The recent medical literature contains many reports dealing with the unusual manifestations1 of that disease which is characterized by progressive enlargement of the fixed lymphatic tissue and a fatal termination. It has no doubt occurred to most clinicians who are interested in this subject that the unusual manifestations are being reported without any definite idea as to what comprises the usual. For this reason, we feel that the information derived from the study of 150 consecutive cases in the University Hospital might be worth recording. The data obtained in our study will be presented in tabular form, and the discussion of obvious facts will be avoided.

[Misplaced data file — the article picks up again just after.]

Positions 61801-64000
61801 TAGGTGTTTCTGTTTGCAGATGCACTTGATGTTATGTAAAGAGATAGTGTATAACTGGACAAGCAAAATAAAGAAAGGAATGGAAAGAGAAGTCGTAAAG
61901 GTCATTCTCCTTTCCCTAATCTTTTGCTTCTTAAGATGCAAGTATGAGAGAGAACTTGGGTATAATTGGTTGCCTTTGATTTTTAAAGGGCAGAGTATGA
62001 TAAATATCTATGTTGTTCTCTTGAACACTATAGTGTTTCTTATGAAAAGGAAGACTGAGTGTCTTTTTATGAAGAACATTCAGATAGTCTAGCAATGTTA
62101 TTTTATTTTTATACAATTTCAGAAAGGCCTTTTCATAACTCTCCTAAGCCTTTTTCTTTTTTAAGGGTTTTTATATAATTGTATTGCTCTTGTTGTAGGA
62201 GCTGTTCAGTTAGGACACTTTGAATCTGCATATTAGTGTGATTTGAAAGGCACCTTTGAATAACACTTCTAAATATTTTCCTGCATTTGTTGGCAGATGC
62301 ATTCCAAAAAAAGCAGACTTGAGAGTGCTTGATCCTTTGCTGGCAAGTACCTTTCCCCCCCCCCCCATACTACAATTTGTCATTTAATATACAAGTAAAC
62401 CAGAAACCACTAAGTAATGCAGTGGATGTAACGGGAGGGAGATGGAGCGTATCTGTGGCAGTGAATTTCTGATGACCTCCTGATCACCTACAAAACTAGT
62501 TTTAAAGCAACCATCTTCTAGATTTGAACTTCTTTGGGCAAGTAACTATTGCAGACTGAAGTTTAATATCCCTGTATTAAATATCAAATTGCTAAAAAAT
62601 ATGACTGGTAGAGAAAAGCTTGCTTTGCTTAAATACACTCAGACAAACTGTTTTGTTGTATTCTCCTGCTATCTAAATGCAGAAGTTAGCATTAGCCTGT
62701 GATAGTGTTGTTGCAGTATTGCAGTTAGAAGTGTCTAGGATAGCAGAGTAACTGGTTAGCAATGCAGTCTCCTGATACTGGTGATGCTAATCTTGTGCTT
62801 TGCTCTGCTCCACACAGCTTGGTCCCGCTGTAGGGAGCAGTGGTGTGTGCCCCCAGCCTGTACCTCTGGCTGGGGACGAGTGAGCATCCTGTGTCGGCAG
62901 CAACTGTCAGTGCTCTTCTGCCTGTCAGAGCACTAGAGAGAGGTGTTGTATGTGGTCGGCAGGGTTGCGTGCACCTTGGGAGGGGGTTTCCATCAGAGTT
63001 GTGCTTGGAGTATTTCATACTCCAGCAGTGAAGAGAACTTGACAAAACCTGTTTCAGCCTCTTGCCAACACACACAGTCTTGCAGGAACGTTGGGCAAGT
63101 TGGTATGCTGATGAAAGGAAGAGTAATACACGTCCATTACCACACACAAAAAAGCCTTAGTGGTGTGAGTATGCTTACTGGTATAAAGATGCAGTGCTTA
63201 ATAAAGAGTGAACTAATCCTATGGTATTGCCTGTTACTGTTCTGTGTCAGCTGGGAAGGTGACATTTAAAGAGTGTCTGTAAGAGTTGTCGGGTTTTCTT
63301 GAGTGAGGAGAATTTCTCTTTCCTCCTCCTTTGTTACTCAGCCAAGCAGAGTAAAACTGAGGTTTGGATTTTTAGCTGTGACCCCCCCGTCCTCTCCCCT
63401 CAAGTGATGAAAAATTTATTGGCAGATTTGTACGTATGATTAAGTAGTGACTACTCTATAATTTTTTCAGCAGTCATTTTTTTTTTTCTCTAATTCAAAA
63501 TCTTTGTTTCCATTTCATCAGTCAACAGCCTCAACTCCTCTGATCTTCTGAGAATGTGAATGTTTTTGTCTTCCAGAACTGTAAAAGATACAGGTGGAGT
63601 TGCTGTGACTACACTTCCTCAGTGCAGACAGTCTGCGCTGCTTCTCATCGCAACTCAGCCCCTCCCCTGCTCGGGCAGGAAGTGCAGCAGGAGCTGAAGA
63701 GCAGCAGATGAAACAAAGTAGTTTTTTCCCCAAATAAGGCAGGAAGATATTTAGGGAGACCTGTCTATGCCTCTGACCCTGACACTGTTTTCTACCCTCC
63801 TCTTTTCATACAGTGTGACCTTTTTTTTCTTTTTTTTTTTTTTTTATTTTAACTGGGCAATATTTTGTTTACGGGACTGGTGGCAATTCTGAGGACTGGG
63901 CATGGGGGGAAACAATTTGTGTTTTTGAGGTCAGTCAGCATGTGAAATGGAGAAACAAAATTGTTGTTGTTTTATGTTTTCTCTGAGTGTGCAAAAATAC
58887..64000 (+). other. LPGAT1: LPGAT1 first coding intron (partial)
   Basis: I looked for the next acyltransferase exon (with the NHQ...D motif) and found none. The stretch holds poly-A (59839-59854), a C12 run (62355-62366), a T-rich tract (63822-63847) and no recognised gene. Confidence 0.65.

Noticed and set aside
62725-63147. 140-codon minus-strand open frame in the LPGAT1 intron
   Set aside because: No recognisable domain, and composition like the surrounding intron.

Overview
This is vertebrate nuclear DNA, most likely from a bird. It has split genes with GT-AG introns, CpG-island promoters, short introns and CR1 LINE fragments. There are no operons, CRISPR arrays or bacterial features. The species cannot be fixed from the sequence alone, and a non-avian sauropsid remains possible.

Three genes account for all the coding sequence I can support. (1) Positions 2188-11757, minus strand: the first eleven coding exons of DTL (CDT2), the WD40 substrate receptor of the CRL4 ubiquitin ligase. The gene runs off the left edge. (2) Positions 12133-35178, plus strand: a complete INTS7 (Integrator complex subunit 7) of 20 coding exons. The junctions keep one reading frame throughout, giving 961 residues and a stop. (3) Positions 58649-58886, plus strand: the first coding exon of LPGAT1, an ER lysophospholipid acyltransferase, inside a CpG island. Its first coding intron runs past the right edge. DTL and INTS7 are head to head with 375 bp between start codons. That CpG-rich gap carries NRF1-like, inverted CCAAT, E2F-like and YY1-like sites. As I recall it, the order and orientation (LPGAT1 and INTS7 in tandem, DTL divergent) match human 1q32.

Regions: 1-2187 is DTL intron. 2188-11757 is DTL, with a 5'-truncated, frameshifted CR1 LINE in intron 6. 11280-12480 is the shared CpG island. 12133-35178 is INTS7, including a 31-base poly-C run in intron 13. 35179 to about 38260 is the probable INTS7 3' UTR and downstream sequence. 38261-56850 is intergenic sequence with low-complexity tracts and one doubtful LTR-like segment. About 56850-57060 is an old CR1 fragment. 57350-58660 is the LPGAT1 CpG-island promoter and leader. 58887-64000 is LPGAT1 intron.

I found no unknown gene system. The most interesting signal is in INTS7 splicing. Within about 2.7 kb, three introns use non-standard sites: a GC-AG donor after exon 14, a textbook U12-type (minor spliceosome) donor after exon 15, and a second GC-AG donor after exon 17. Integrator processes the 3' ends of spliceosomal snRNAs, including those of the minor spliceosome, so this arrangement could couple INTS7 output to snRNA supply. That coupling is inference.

No generally accepted terminology for the conditions under consideration exists. One finds clinical classifications and classifications based on pathologic histology as well as attempts to combine the two. Etiology remains a matter of opinion,2 and pathologic concepts are often almost lost in a maze
BALDRIDGE CW, AWE CD. LYMPHOMA: A STUDY OF ONE HUNDRED AND FIFTY CASES. Arch Intern Med (Chic). 1930;45(2):161–190. doi:10.1001/archinte.1930.00140080003001
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